"You've got to vote," Trump told the crowd at Monday's rally. "If you lose, they are going to say Trump suffered the greatest defeat in the history of the world. You can't let that happen to me!"

Trump campaign manager Brad Parscale on Tuesday night tried to put the best spin on the outcome and suggested Bevin was a weak candidate, noting five of the six Kentucky Republicans running statewide won.

"The president just about dragged Gov. Matt Bevin across the finish line, helping him run stronger than expected in what turned into a very close race at the end," Parscale said.

Trump later tweeted much the same himself.

Beshear, the son of the last Democratic governor in the state, Steve Beshear (who served two terms, 2007 to 2015), focused on bread-and-butter issues, including defending the Obamacare Medicaid expansion enacted by his father, and on his ability to work with Trump. But he aligns with national Democrats in support of abortion rights, putting him at odds with the bulk of Kentuckians.

"This is not about who is in the White House," Beshear said Tuesday before the polls closed. "It's about what’s going on in your house. It’s about the fact a governor can't affect federal policy but a governor can certainly impact public education, pensions, health care and jobs — four issues that Matt Bevin has been wrong on and we're going to do a lot of right."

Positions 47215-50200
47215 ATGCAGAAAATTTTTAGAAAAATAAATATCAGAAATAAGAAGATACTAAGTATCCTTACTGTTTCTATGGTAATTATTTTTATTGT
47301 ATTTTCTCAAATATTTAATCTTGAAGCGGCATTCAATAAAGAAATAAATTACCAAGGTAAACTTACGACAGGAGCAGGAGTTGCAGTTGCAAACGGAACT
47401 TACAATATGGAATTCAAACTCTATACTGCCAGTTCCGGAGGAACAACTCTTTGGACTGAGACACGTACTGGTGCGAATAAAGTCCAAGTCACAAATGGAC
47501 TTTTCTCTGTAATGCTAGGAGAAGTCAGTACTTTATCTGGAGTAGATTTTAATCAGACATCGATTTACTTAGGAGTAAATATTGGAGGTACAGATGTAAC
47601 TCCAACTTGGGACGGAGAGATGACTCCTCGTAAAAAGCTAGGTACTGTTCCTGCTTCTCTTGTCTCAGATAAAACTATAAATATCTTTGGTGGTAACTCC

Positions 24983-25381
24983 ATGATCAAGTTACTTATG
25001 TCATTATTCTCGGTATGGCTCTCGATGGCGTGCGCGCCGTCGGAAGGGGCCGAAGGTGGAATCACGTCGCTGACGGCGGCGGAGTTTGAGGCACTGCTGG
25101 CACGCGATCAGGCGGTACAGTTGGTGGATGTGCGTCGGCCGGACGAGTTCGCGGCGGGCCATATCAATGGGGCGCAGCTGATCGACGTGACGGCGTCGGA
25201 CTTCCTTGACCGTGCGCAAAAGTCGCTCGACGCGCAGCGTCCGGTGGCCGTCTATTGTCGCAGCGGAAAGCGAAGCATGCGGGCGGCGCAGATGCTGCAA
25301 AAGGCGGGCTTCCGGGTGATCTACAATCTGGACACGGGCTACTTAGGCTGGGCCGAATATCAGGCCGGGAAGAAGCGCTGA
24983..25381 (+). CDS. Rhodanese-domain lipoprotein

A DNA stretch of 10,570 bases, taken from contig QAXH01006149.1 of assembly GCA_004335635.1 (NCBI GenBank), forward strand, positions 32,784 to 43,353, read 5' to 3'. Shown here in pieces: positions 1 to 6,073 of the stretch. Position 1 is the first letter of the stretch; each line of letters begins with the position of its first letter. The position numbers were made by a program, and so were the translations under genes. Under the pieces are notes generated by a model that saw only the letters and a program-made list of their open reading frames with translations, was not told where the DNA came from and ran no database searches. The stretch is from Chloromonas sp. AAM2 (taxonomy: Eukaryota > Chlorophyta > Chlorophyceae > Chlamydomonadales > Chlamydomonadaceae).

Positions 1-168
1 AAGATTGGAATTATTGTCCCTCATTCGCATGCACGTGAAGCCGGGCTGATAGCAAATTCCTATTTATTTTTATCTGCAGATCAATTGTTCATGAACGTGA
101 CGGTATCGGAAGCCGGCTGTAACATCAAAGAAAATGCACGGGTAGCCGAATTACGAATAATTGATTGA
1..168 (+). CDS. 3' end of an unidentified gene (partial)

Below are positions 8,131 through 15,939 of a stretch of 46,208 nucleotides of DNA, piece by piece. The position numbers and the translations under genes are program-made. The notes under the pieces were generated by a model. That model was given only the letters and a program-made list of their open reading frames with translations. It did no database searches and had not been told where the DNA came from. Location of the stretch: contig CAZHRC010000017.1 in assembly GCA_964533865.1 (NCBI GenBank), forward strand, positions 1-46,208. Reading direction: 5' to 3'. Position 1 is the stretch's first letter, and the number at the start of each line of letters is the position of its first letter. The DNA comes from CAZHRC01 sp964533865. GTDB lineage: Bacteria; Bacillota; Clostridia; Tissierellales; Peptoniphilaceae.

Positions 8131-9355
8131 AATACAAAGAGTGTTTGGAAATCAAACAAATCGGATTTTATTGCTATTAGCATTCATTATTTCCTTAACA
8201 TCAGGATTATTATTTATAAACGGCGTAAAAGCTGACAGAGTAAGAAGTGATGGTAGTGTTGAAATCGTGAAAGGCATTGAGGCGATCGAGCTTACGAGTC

President Donald Trump welcomes Mississippi Lt. Gov. Tate Reeves to the stage at a rally in Tupelo, Miss., on Nov. 1, 2019.Andrew Harnik / AP

Meanwhile, in Mississippi, with 91 percent of precincts reporting, Reeves was leading 53.8 percent to Hood's 45 percent, or 391,513 votes to 327,224 votes.

Hood had earned a nickname as the "last Democrat in Dixie" after winning four statewide elections as attorney general by sounding nothing like a national Democrat.

Hood's ads featured him hunting, repairing machinery and talking about God, and he's vowed to continue defending the state's strict new anti-abortion law in court if elected. "I bait my own hook. Carry my own gun. And drive my own truck," he says in one recent ad.

But it wasn't enough to overcome the state's heavily conservative lean, where Reeves portrayed Hood as a "liberal" and a "phony" who wanted to impeach Trump.

"All I know about Jim Hood is he fought very hard to elect crooked Hillary Clinton and Barack Hussein Obama," Trump said Friday at a Tupelo rally for Reeves. "He wanted Obama to win so badly and then he wanted Hillary to win, and that's not the kind of guy we need here, not Mississippi."

NBC News projects, based on an analysis of past election results, that Reeves is likely to satisfy Mississippi's unusual electoral law, which requires gubernatorial candidates to exceed 50 percent and also win at least 62 of the 122 State House Districts. The final vote results, however, may take two to three more days.

Reeves had nonetheless called Hood a "liberal and phony" who wants to take residents' guns, and a closing ad argued that Hood, as attorney general, sued Trump but "refused to challenge Obama, even one time."

Seitz-Wald reported from Washington, and Hillyard from Kentucky.